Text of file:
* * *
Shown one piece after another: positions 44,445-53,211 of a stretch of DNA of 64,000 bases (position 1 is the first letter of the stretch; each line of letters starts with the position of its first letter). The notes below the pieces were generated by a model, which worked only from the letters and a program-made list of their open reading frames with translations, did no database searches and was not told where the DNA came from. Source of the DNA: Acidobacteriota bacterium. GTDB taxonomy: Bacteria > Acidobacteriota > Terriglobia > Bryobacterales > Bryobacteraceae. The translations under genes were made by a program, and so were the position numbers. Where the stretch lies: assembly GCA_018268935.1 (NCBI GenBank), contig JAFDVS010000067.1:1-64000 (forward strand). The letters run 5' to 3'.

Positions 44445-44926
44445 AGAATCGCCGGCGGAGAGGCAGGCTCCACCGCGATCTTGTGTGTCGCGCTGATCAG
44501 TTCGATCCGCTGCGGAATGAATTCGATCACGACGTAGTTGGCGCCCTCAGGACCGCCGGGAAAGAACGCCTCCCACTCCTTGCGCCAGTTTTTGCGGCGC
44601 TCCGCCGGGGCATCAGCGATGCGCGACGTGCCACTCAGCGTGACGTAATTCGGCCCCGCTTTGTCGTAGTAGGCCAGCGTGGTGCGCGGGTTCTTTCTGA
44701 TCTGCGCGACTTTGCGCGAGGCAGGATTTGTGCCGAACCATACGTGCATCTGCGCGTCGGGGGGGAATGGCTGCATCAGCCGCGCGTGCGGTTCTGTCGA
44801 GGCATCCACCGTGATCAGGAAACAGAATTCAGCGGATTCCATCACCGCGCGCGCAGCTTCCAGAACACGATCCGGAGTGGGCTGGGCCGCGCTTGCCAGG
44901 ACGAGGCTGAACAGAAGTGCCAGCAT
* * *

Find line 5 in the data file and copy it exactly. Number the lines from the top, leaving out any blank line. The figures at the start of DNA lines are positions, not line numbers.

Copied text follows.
44601 TCCGCCGGGGCATCAGCGATGCGCGACGTGCCACTCAGCGTGACGTAATTCGGCCCCGCTTTGTCGTAGTAGGCCAGCGTGGTGCGCGGGTTCTTTCTGA